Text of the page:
Geometry of the Nojima Fault at Nojima-Hirabayashi, Japan — I. A Simple Damage Structure Inferred from Borehole Core Permeability

  • David A. Lockner
  • Hidemi Tanaka
  • Hisao Ito
  • Ryuji Ikeda
  • Kentaro Omura
  • Hisanobu Naka
Part of the Pageoph Topical Volumes book series (PTV)


The 1995 Kobe (Hyogo-ken Nanbu) earthquake, M=7.2, ruptured the Nojima fault in southwest Japan. We have studied core samples taken from two scientific drillholes that crossed the fault zone SW of the epicentral region on Awaji Island. The shallower hole, drilled by the Geological Survey of Japan (GSJ), was started 75 m to the SE of the surface trace of the Nojima fault and crossed the fault at a depth of 624 m. A deeper hole, drilled by the National Research Institute for Earth Science and Disaster Prevention (NIED) was started 302 m to the SE of the fault and crossed fault strands below a depth of 1140 m. We have measured strength and matrix permeability of core samples taken from these two drillholes. We find a strong correlation between permeability and proximity to the fault zone shear axes. The half-width of the high permeability zone (approximately 15 to 25 m) is in good agreement with the fault zone width inferred from trapped seismic wave analysis and other evidence. The fault zone core or shear axis contains clays with permeabilities of approximately 0.1 to 1 microdarcy at 50 MPa effective confining pressure (10 to 30 microdarcy at in situ pressures). Within a few meters of the fault zone core, the rock is highly fractured but has sustained little net shear. Matrix permeability of this zone is approximately 30 to 60 microdarcy at 50 MPa effective confining pressure (300 to 1000 microdarcy at in situ pressures). Outside this damage zone, matrix permeability drops below 0.01 microdarcy. The clay0rich core material has the lowest strength with a coefficient of friction of approximately 0.55. Shear strength increases with distance from the shear axis. These permeability and strength observations reveal a simple fault zone structure with a relatively weak fine-grained core surrounded by a damage zone of fractured rock. In this case, the damage zone will act as a high-permeability conduit for vertical and horizontal flow in the plane of the fault. The fine-grained core region, however, will impede fluid flow across the fault.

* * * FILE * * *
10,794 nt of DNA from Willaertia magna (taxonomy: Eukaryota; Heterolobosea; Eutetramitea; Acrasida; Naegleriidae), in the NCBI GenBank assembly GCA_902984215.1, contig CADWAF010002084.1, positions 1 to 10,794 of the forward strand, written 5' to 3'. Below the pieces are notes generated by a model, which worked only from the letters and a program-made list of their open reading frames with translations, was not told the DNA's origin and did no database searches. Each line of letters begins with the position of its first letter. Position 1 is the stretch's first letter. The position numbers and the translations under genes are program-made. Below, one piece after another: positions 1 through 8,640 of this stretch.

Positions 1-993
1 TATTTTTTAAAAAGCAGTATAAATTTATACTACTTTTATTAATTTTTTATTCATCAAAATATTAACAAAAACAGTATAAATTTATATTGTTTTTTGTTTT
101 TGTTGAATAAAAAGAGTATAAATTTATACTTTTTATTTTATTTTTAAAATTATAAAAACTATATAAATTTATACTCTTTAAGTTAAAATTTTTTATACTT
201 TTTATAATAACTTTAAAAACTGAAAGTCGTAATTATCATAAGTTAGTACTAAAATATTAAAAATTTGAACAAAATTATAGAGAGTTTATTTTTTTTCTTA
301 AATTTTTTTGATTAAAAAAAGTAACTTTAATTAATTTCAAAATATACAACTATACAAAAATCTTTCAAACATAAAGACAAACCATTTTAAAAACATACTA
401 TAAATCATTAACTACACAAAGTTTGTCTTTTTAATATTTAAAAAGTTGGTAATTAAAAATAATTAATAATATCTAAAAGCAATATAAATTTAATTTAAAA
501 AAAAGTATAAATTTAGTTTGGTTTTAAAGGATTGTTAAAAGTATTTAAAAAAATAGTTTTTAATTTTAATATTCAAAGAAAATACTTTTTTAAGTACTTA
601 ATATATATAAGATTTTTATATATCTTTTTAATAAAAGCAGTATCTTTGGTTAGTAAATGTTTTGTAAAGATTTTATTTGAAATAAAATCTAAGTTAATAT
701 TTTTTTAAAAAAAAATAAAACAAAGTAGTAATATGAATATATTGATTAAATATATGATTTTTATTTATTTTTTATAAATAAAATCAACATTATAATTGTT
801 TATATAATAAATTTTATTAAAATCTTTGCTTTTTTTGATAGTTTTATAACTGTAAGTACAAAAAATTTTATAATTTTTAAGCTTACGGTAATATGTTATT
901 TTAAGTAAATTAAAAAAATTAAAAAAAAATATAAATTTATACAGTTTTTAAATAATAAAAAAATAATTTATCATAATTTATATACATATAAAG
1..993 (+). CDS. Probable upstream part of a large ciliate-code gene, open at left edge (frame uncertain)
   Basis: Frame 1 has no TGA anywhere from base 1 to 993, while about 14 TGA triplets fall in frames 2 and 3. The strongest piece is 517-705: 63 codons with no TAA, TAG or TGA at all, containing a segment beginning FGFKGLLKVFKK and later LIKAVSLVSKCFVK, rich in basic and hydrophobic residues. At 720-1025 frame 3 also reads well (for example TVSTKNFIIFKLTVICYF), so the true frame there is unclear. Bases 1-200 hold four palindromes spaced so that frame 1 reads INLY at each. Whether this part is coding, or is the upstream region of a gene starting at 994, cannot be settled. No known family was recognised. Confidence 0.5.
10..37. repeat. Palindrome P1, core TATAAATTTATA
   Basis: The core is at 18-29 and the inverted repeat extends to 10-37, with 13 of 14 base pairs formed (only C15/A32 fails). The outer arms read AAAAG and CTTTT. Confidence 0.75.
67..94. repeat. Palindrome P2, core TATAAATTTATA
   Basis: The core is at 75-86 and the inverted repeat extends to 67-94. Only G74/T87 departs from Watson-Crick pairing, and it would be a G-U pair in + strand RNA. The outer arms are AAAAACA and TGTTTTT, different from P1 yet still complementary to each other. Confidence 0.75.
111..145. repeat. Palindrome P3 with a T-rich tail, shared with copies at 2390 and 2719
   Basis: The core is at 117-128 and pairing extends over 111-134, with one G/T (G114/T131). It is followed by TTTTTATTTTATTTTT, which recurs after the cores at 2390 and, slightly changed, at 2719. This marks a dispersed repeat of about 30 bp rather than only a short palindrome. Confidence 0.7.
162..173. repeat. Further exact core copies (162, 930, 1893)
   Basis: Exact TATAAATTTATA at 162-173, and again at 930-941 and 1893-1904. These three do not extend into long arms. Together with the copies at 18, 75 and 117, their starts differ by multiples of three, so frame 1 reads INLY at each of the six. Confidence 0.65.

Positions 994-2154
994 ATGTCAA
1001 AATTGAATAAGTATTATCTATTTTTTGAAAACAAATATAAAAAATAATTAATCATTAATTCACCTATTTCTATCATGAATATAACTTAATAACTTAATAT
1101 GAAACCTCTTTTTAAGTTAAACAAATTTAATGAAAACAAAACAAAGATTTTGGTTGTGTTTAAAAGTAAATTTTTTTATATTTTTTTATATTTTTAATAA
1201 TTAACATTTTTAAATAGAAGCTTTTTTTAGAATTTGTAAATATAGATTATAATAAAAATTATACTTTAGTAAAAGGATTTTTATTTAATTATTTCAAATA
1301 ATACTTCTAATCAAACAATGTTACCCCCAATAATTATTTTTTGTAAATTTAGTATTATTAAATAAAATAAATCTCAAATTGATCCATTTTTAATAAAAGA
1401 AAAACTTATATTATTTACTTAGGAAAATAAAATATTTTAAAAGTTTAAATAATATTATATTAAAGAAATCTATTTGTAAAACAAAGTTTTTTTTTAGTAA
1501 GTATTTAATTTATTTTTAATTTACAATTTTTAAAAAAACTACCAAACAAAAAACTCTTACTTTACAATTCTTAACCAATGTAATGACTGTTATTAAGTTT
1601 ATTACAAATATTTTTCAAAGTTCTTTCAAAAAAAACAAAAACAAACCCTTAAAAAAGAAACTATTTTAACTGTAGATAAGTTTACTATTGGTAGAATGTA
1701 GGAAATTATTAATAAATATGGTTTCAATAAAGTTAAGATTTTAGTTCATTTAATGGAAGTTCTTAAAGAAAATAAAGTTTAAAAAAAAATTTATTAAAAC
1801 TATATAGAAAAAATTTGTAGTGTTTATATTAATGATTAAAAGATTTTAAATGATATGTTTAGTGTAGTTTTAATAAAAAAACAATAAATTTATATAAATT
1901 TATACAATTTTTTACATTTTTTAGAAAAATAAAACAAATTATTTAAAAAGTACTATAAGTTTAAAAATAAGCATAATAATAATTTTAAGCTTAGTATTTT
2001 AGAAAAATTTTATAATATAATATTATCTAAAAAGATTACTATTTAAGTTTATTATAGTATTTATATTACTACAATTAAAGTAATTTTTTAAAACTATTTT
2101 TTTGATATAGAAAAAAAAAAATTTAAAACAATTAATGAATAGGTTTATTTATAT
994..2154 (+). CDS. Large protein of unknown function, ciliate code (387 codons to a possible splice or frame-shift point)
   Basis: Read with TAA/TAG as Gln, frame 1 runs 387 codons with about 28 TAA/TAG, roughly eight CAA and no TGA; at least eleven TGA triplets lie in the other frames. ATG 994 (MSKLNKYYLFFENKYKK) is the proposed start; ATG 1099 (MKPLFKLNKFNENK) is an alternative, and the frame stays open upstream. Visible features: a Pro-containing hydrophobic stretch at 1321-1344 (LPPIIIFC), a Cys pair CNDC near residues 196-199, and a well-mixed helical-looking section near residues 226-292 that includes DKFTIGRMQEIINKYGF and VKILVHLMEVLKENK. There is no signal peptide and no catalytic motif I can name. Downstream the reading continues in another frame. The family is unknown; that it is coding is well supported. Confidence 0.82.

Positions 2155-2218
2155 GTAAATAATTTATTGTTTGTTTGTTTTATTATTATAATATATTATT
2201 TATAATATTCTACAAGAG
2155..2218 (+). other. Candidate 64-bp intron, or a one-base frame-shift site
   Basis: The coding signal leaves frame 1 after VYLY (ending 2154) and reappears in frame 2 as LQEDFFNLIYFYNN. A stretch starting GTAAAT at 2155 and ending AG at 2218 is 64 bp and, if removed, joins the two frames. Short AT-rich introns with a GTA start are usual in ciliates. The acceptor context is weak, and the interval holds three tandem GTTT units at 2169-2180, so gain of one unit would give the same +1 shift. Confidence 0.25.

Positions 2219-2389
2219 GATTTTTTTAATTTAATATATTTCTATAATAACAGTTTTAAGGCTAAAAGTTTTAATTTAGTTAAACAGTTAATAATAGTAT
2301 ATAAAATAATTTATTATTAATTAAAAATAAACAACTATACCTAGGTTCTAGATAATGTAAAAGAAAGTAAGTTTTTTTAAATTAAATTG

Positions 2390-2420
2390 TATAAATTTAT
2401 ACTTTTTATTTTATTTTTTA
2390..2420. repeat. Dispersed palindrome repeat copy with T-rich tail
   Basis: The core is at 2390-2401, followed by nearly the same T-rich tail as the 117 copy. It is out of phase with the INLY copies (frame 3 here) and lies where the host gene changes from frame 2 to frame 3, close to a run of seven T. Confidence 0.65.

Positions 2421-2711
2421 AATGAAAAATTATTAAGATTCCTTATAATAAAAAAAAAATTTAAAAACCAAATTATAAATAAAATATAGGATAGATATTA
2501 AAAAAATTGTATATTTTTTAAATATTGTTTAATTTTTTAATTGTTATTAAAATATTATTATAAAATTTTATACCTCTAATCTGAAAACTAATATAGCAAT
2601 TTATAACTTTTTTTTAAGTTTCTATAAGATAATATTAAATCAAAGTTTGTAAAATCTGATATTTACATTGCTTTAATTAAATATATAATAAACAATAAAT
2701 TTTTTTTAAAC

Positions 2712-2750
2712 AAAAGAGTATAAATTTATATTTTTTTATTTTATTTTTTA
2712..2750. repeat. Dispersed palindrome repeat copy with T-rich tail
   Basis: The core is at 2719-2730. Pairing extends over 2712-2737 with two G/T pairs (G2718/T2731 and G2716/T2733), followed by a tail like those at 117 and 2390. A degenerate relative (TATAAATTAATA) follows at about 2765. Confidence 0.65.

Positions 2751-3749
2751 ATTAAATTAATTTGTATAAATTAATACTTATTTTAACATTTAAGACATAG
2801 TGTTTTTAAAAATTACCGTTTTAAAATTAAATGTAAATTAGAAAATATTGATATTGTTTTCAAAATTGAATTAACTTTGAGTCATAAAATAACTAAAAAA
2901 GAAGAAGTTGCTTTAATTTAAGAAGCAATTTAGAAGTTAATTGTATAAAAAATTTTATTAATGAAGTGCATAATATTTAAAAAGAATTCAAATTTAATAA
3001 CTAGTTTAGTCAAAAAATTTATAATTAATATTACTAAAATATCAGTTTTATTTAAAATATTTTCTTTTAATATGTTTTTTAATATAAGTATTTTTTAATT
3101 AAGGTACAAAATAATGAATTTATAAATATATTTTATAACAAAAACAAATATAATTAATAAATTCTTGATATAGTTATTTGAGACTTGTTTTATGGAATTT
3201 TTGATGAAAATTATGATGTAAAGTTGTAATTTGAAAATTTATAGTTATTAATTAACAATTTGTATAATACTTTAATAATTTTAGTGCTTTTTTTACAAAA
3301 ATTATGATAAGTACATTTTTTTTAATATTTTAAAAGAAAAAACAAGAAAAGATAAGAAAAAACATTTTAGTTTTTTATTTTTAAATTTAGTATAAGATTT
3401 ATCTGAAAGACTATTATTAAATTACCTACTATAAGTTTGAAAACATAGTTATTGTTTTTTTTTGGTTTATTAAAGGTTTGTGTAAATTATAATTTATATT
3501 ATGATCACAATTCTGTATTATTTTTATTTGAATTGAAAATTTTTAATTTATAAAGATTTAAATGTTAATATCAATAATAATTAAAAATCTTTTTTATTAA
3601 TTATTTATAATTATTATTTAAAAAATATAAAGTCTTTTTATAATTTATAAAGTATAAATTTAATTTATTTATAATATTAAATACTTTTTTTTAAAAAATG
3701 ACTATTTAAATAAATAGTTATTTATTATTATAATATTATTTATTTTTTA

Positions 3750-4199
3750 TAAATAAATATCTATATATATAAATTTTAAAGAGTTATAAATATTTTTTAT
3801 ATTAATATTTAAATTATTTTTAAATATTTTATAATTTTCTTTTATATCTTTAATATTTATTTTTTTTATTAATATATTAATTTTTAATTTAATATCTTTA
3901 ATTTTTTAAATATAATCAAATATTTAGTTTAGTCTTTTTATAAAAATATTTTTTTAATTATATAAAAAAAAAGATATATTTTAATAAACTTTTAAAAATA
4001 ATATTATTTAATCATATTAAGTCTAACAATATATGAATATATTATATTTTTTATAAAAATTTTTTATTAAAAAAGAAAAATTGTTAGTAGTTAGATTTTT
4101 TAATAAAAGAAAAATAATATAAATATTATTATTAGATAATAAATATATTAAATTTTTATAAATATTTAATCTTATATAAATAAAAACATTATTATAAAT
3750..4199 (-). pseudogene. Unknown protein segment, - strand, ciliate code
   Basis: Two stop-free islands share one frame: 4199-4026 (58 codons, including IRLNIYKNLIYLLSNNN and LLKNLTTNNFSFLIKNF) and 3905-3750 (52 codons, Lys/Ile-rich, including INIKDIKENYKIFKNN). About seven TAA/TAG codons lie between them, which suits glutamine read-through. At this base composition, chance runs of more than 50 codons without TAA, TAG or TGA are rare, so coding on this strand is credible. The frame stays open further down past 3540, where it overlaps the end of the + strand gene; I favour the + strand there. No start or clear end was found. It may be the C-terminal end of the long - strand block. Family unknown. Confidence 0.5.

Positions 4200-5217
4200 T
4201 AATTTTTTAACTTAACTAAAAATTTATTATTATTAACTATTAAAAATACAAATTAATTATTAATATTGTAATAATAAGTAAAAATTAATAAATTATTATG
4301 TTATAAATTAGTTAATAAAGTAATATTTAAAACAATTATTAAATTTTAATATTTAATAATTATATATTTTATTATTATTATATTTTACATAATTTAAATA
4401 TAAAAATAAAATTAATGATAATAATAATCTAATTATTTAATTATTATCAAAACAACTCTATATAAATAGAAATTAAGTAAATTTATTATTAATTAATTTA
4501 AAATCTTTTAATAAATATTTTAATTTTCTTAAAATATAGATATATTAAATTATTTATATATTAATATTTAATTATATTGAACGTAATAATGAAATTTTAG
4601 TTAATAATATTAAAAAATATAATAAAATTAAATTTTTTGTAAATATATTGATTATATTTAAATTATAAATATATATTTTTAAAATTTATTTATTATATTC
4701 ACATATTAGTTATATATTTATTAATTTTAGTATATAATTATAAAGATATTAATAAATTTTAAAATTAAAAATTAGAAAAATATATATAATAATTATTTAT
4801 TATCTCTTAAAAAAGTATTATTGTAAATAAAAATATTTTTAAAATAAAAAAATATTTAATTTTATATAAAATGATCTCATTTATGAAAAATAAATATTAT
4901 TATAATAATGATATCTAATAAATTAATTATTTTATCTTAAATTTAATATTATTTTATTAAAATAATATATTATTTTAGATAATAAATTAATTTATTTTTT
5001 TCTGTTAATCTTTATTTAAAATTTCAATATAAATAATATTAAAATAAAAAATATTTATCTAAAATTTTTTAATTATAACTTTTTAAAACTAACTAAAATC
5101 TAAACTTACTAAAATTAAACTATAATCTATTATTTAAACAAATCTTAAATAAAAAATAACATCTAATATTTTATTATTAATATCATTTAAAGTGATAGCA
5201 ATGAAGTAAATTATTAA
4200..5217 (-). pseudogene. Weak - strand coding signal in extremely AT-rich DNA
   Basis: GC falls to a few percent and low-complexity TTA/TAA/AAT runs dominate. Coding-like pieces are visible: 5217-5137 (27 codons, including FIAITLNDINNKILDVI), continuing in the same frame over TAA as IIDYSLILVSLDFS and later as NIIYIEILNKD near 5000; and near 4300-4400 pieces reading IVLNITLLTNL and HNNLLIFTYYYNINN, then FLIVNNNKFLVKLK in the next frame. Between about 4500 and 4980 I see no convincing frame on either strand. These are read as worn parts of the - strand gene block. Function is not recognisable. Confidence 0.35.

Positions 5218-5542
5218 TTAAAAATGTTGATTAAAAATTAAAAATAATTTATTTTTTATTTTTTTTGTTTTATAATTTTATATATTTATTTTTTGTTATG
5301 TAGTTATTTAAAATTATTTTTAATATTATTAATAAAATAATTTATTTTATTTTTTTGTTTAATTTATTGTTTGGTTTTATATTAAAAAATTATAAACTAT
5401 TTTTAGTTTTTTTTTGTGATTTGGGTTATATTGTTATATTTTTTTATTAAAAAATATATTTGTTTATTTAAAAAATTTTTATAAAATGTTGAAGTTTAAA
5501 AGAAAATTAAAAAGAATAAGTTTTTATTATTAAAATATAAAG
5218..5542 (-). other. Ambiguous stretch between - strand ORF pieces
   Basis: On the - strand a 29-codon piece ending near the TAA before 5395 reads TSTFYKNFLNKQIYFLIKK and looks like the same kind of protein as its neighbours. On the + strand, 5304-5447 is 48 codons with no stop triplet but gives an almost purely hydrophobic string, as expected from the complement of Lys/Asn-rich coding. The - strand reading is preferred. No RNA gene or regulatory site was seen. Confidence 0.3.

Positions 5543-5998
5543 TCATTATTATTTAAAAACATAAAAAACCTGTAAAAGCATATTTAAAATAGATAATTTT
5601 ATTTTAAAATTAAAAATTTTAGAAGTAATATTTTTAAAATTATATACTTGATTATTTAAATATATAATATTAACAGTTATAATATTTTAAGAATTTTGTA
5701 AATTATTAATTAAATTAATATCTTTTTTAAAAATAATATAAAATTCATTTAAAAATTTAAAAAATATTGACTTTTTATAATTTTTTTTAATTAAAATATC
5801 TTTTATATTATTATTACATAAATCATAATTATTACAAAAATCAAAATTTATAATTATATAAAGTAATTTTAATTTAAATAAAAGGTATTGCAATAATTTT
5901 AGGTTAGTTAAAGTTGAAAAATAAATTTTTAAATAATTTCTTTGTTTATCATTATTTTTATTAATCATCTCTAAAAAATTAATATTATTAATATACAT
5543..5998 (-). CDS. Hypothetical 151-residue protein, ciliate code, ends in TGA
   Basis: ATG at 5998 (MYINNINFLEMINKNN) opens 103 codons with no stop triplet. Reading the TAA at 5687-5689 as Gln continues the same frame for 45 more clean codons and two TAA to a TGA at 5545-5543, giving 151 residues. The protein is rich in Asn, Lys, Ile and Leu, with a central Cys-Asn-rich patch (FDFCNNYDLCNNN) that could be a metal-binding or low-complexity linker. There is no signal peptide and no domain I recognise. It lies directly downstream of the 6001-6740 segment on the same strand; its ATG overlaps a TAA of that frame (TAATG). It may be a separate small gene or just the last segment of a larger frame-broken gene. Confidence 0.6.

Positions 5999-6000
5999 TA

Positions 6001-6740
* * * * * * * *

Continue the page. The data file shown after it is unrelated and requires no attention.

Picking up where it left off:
Key words

Nojima fault fault structure permeability strength Kobe earthquake 


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Copyright information

© Birkhäuser Verlag, Basel 2009

Authors and Affiliations

  • David A. Lockner
    • 1
  • Hidemi Tanaka
    • 2
  • Hisao Ito
    • 3
  • Ryuji Ikeda
    • 4
  • Kentaro Omura
    • 5
  • Hisanobu Naka
    • 6
  1. 1.US Geological SurveyMenlo ParkUSA
  2. 2.Department of Earth and Planetary SciencesUniversity of TokyoTokyoJapan
  3. 3.Center for Deep Earth ExplorationJapan Agency for Marine-Earth Science and TechnologyYokohamaJapan
  4. 4.Department of Earth and Planetary ScienceHokkaido UniversityHokkaidoJapan
  5. 5.National Research Institute for Earth Science and Disaster PreventionTsukubaJapan
  6. 6.Ehime UniversityMatsuyamaJapan

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